National Police Week time to remember fallen officers, celebrate public service

  • Published
  • By Senior Master Sgt. Corey Miller
  • 21st Security Forces Squadron
In 1962, President John F. Kennedy signed a proclamation which designated May 15 as Peace Officers Memorial Day and the week in which that date falls as Police Week. Currently, tens of thousands of law enforcement officers from around the world converge in Washington, D.C., to participate in a number of planned events which honor those that have paid the ultimate sacrifice.

Kennedy honored the profession I love and have been a part of for 19 years. Within the proclamation, he wrote "Whereas, from the beginning of this Nation, law enforcement officers have played an important role in safeguarding the rights and freedoms which are guaranteed by the Constitution and in protecting the lives and property of our citizens." In one paragraph, Kennedy was able to capture the essence of what it means to be a police officer -- serve and protect. In the Air Force, Security Forces defenders and Air Force Office of Special Investigations agents provide this continued service and protection 24/7, without respite or mission failure.

Air Force Security Forces is the largest single Air Force specialty. In 2011, the authorizations in my career field stood at 27,548 enlisted and officers combined. While at home station, we are your "constables on patrol," touring the streets in our white sedans and SUVs. What may appear to be random patrol routes to most casual observers is quite the opposite. We work hand-in-hand with local police departments and federal agencies to ensure your safety beyond the protective boundaries of an Air Force base.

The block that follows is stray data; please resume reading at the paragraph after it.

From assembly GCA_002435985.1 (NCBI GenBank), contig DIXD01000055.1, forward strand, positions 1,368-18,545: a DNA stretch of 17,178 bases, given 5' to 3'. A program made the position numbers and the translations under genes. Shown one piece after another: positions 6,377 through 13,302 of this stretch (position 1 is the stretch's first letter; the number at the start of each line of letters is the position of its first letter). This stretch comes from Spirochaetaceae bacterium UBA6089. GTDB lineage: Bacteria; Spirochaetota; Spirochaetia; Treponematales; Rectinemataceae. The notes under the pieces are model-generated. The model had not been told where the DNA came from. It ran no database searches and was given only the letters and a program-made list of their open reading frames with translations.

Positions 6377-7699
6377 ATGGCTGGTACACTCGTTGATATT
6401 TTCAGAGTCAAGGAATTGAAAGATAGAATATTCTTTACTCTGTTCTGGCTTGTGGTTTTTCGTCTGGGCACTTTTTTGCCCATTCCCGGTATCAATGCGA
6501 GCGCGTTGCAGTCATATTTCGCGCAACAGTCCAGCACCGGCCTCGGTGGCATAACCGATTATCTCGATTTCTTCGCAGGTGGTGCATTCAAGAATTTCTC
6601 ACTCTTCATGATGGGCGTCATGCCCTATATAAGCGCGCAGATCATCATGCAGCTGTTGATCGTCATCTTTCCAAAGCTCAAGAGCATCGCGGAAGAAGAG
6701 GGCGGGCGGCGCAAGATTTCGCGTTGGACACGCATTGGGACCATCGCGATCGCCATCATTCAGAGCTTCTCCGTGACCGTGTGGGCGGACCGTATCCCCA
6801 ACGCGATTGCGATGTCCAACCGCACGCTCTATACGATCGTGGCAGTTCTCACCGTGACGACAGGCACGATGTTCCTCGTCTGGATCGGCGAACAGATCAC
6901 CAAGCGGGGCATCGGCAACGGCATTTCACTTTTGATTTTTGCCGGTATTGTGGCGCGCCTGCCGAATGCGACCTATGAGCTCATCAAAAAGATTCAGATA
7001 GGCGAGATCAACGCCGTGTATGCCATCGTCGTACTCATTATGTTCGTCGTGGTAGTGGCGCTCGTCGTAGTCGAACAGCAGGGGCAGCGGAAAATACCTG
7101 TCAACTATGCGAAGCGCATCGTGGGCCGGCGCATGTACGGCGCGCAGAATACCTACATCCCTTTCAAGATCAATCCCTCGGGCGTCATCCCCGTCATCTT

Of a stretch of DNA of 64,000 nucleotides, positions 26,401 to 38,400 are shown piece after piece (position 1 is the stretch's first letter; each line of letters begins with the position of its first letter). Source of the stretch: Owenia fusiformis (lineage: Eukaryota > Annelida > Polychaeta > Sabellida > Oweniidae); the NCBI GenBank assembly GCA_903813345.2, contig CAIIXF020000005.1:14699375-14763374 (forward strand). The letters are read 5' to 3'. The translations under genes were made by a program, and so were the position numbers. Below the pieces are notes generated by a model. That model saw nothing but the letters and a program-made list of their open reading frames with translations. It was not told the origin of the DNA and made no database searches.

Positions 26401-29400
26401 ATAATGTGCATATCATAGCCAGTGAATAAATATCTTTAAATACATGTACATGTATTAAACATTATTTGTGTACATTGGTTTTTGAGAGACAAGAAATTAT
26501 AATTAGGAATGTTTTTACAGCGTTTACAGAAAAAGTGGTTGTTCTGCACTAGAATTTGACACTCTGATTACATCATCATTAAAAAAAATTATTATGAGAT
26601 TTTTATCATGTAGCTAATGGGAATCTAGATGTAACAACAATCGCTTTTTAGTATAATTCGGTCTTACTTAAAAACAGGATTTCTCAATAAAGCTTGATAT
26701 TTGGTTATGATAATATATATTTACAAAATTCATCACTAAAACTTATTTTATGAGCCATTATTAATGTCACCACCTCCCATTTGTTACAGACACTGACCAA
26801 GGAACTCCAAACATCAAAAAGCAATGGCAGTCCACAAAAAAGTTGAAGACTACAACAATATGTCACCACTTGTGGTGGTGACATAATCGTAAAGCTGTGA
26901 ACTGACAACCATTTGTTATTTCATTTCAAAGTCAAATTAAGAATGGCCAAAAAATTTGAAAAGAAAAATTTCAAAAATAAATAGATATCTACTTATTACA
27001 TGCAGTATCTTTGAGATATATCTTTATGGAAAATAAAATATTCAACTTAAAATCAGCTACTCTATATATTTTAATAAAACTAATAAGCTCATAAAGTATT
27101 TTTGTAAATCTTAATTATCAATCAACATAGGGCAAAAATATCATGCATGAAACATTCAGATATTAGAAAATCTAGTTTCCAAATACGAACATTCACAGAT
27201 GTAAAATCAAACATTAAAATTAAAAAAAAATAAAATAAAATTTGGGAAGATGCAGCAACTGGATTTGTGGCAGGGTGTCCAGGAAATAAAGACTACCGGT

We man the gates in inclement weather and do our best to greet you with a friendly smile and a "Welcome to Peterson Air Force Base." For many of us, this is a passion and for some a temporary station in life until we reach a true calling. The public should never worry about our resolve or passion for our duty. Believe me when I say that every day, all 27,548 of us know it could very well be our last, and the ultimate sacrifice in the line of duty may be our fate that day. We defend the Constitution and our country both here and abroad.

When we deploy, our mission becomes more complex. We train using U.S. Army standards for ground offensive and defensive warfare. We routinely conduct missions in hostile territory without regard for our own safety, but instead worry only about the safety of others and the mission. We served with distinction in all manners of conflict; Korea, Vietnam, Desert Shield/Storm, Operations Iraqi Freedom and Operations Enduring Freedom just to name a few. When we return home, we transition back into our peace officer roles without the public ever noticing and never skipping a beat.

We go by many names: Peace officers, policemen and policewomen, special agents, sheriffs, defenders, but we all answer one call across the nation: to serve and protect. During this special week of events, please take a moment to remember those fallen officers who gave their lives in the line of duty as well as celebrate those of us serving every day to protect the freedoms our country holds so dear.

The 21st Security Forces Squadron will host a series of events during the 2015 National Police Week, May 11-15:
May 12 - 12 hour vigil ceremony, building 350 flag pole plaza, from 5:30 a.m.-5:30 p.m.
May 14 - Shoot House Challenge and K9 demo and weapons display, building 1425 starting at 10 a.m.
May 15 - Law Enforcement Memorial (Colorado Springs Memorial Park) at 10 a.m.